WWDC keynote fails to mention fate of Newsstand, but unveils new content aggregation app
Apple previews new Mac OS (OS X El Capitan), iOS 9 and its second generation watch OS software, as well as demonstrating Apple Music, its new subscription music service
The keynote for this year’s Worldwide Developer Conference previewed the next versions of OS X and iOS (as usual), and introduced the watchOS. Missing was any hardware introductions or updates and instead the big “one more thing” moment was the introduction of Apple Music, Apple’s new music streaming service. In other words, Apple had nothing up its sleeve this time around.
For publishers, the big news broke well before Apple CEO Tim Cook hit the stage. Re/code leaked the demise of Newsstand, something hinted at by the Financial Times on Friday. On stage Apple’s Craig Federighi also unveiled Apple’s News app, though he did not mention the demise of the Newsstand.
Though Re/code said the Newsstand is dead, and no one doubts it, Apple said nothing. When does the Newsstand die? It is with the launch of iOS 9? Will apps automotically be moved over? Will it require an app update from publishers? No one said.
Also, missing, and important to publishers, was any mention of an update to the current version of iOS 8 which should bring in iPhone support for interactive eBooks. That is supposed to come inside iOS 8.4, which will appears now won’t be released now until the end of the month to coincide with the launch of Apple Music.
The new News app is being compared to Flipboard and Zite, but one really should understand that aggregation apps go back to the RSS feed app, one of the first apps released for the iPhone back in 2008. When RSS feed apps started appearing, publishers wondered whether they should allow their stories to be picked up. With the launch of Flipboard, publishers enamoured with new technology leaped to become part of it. Others had their doubts, saying that they saw what was in the new app for Flipboard, but not what the benefit would be for them.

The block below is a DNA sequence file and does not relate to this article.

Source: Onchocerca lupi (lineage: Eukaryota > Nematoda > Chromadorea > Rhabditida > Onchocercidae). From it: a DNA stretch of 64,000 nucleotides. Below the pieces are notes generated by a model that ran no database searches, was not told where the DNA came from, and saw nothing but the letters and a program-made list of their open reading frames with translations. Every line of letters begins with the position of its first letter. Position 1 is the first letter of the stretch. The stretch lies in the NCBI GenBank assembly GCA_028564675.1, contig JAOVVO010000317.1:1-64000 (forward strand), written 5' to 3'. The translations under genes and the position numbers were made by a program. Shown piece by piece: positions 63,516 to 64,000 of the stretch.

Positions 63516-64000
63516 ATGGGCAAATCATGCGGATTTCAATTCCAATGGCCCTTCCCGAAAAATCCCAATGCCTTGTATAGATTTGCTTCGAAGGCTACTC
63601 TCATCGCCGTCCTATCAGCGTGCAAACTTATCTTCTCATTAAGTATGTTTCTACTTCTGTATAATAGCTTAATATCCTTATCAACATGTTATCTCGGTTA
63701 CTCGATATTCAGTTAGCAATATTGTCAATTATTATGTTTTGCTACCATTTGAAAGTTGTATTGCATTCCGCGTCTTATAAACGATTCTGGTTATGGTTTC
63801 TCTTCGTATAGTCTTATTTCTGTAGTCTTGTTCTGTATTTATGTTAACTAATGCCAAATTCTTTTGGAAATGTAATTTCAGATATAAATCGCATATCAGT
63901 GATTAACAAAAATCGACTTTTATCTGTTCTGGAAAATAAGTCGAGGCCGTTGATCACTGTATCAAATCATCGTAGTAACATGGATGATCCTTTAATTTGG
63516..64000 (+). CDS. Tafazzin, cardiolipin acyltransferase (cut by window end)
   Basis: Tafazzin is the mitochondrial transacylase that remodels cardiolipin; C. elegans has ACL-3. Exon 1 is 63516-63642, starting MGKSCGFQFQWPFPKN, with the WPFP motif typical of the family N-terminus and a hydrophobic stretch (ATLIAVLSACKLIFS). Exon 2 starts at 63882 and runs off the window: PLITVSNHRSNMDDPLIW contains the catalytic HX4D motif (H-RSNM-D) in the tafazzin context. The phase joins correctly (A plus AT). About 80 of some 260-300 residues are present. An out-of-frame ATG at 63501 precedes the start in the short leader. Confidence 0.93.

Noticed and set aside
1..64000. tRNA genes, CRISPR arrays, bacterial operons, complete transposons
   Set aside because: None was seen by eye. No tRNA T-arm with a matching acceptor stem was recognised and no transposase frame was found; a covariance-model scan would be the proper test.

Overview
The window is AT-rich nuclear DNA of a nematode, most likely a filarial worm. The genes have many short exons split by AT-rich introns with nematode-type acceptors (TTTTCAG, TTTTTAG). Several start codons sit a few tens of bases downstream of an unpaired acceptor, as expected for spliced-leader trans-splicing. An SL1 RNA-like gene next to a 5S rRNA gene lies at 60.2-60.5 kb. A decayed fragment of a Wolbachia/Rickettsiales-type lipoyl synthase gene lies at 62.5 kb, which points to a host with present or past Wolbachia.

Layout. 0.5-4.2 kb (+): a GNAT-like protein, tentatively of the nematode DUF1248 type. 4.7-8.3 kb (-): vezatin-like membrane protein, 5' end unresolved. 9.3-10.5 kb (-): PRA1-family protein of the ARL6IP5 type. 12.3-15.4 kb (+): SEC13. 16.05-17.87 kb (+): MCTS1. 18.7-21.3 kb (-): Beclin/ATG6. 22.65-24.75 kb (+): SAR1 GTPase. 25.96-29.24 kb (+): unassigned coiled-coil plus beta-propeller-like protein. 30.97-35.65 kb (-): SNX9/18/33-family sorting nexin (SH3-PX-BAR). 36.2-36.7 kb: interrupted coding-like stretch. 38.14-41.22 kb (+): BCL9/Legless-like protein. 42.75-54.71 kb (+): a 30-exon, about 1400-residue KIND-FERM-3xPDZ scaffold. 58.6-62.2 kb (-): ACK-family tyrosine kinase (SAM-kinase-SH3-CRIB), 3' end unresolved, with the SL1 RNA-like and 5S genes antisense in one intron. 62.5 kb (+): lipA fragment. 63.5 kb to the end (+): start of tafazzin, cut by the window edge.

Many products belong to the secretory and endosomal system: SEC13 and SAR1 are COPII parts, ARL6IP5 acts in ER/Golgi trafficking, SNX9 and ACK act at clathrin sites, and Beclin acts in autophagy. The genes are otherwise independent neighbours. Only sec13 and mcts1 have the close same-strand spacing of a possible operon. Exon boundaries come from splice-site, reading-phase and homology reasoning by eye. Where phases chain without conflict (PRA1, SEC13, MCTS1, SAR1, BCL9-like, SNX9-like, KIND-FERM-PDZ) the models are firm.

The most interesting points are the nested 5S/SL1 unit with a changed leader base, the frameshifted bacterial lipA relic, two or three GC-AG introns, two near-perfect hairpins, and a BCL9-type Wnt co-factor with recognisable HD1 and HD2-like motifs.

The New York Times has come in as a partner, as the company does with every new solution that comes down the road (they also have signed up for Facebook’s new service). The Times will lower their paywall a bit to allow 30 articles for free. But the decision to not drop their paywall completely really is a statement that the NYT is not betting on News to be a gamechanger. ESPN and Condé Nast were also mentioned as companies coming on board right away.
The News app will not be limited to partners, but anything on the web can come in. That may sound great for smaller publishers, but it is also a sign that News is less a real app than simply an extension of the web and the content publishers put online. While the demo of News showed beautiful layouts, complete with video and slideshows, Apple prominently displayed Daring Fireball, the relentlessly pro-Apple blog written by John Gruber. Daring Fireball includes no graphics at all and that it would be left out of the demo is no accident. The News app is, remember, all about aggregation, just as other aggregation apps are – so you can only work with what is created by the original publisher.
The best feature of News is deep linking, which may promise to drive some traffic to the publisher’s app, assuming publishers stay committed to their digital editions following the failure of the Newsstand, and Apple’s willingness to abandon a solution at their whim.
Those on the tech side of the business feel very strongly that publishers need to uncouple their content from their traditional products to succeed. For them, the News app, and others like, are a step in the right direction.
“The end of Newsstand marks the beginning of the era in which mobile is just another distribution platform for publishers,” the folks at 29th Street Publishing (presumably David Jacobs) wrote on Medium. “Mobile’s dominance of the publishing space becomes less of a talking point and more of an accepted reality. The most important thing for app publishers to do is experiment, gather results and feedback from their readers and find new avenues.”
No one mourns the end of the Newsstand (assuming it’s really happening), but I know most media executives will look at Apple new News app cautiously.
Note: there will be a follow-up story concerning how to become a News Publisher with Apple. (Now live here.)
The stories leaked to the NYT (no Apple TV), the Financial Times (new News app) and Re/code (death of the Newsstand) ended up all being true as it is obvious that Apple didn’t want to cover these topics during the Keynote. Apple’s executive team probably didn’t see much value in talking about iOS 8.4 (and iBooks) either, except in reference to Apple Music. So the rest of the week may well reveal further details about these things.
The conference continues through the week, and Apple often spends the week with smaller announcements such as hardware upgrades and software fixes.